Many sports groups will have to have dry-land practices until November

City of Prince Rupert and sports groups try to find solutions to issues caused by arena closure

Sports groups try to find a solution to make up for practices and the city forms an idea on how to make up for the lost revenue.

Since the City of Prince Rupert announced that the only ice arena in the community would not be open until November, winter sports groups have had to find a solution to make up for practices and the city has had to form an idea on how to make up for the lost revenue.

Prince Rupert’s director of recreation and community services, Rudy Kelly, met with members from the Prince Rupert Minor Hockey Association, the Prince Rupert Skating Club, the Rupert Rampage and the Mixed Recreation League late last week and discussed the possibility of keeping the arena open later in the spring to make up the lost time.

“The users seemed quite agreeable with that. Hopefully that would make up some of the lost revenue and accommodate some of the inconvenience for them,” he said.

“The good thing about the meeting was that the users were all very understanding and willing to work along with it. I was glad to see that because obviously it’s pretty inconvenient for them.”

Ideally skaters would start practicing in the beginning of September, however this year skaters will have to train on dry ground for the first part of the season.

Luckily this year, the club’s first competitive will be in December instead of its usual time in October, but that still only gives skaters one month to practice.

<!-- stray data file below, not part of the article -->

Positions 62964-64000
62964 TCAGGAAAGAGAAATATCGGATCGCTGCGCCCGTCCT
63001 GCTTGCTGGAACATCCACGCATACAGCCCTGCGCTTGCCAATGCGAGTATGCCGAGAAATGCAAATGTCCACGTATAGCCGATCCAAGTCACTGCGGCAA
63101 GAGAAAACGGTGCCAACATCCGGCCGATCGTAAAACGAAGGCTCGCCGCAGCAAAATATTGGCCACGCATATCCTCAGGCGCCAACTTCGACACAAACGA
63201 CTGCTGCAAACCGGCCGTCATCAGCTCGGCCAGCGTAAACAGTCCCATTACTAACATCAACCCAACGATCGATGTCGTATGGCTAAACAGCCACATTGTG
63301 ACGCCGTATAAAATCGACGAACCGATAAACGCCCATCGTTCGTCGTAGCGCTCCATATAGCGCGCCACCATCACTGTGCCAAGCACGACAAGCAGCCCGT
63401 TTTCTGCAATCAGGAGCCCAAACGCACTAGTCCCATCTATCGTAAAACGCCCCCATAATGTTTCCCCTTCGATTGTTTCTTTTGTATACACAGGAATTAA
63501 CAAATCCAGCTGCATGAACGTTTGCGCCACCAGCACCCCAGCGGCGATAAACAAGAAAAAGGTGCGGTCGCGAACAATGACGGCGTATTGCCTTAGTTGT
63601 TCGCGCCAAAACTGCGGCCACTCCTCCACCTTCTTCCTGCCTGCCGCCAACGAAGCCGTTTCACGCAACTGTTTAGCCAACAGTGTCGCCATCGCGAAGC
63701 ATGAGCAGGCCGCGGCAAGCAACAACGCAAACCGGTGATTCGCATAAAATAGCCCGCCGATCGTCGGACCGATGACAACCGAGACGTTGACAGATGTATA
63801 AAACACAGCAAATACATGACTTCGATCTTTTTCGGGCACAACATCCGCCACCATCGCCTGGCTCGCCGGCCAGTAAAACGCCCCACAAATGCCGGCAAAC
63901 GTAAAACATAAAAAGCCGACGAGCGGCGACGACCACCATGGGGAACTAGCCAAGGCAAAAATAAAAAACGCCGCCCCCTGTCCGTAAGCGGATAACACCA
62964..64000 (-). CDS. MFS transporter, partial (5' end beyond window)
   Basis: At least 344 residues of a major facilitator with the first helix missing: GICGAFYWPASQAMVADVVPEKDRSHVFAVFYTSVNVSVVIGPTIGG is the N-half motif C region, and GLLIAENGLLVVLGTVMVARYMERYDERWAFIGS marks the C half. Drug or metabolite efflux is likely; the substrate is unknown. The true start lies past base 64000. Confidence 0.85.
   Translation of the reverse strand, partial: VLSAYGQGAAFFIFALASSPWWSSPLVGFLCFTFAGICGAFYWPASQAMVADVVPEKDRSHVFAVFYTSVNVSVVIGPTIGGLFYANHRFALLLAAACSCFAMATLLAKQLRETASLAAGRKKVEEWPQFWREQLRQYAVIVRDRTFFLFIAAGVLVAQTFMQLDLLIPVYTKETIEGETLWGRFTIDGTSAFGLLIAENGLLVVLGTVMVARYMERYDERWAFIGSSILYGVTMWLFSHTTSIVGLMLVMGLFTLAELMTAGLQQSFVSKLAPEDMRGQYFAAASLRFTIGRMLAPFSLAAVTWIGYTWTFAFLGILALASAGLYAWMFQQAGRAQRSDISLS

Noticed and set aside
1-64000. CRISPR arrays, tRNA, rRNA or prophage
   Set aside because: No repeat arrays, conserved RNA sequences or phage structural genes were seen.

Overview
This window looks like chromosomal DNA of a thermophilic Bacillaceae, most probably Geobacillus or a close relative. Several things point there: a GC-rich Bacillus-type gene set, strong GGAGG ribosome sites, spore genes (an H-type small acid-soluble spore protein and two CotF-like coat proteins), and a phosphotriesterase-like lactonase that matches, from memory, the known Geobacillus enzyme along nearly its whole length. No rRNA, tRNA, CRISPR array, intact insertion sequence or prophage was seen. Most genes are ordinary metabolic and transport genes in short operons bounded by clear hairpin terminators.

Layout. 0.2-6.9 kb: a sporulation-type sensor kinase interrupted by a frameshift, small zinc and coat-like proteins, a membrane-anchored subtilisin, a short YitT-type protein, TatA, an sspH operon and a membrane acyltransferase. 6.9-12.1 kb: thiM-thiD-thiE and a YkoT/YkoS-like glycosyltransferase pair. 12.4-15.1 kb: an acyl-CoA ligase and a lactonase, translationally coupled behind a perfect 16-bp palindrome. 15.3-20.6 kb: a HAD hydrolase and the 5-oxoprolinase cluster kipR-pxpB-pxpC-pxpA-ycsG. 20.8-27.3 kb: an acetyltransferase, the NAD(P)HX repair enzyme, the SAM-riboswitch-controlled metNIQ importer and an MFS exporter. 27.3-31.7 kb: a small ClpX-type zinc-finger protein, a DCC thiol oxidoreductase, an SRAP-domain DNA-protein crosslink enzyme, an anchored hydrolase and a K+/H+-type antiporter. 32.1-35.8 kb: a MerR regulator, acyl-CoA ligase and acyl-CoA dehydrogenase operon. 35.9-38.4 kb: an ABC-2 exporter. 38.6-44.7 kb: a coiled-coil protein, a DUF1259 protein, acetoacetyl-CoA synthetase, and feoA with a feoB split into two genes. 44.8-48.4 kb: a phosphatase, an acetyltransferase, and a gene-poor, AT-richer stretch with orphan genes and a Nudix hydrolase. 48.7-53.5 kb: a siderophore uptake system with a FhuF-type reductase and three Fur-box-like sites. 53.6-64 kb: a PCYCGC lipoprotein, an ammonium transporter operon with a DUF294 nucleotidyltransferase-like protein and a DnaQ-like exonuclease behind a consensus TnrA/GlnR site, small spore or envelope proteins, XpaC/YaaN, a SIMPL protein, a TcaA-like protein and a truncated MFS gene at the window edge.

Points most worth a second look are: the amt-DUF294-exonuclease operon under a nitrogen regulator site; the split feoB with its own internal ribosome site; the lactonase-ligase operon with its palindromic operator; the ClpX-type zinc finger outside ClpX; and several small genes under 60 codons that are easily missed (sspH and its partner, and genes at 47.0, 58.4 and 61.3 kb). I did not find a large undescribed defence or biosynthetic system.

Head coach of the club, Sheri Pringle, says that keeping the arena open later in the spring would be beneficial to skaters.

“We could go well into May or June. We would make it work. Unfortunately the competitions are already over in February, but you could then start building for the next year,” she said, mentioning that there are usually 80 to 90 skaters in all of the club’s programs.

Youth in the Prince Rupert Minor Hockey Association generally start practicing on ice in mid-September, with competitions happening before November for older teams.

Gene Storey, president of the association, says that practices running later in the spring could be beneficial, however it could also interfere with players who participate in other springtime activities such as soccer.

“It’s unfortunate that we can’t have the ice until a little later but there’s not much we can do about it,” he said.

As for the Prince Rupert Rampage hockey team of the Central Interior Hockey League, they will also be doing dry-land practices until November, with the first scheduled home game to take place on November 3.

The closure of the arena is caused by a mechanical failure with the chiller, which is the piece of equipment that makes the ice. Bill Horne, acting city manager, explained that “there is a brine that goes through some pipes, and those pipes are surrounded by ammonia, but the pipes have rusted out and the ammonia is seeping into the brine”.

The chiller was around 30 to 40 years old according to Kelly, with a new chiller expected to cost around $120,000 before taxes.

“It’s just one of those things. [Equipment] just goes sometimes. It’s like a hot water heater, no one replaces it until it goes. It wasn’t foreseeable,” commented Kelly.

Kelly explained that when the ice is back in the arena depends on the company that is designing the new chiller.

“If they are able to get it done quicker we could open up the arena in late October,” he said.

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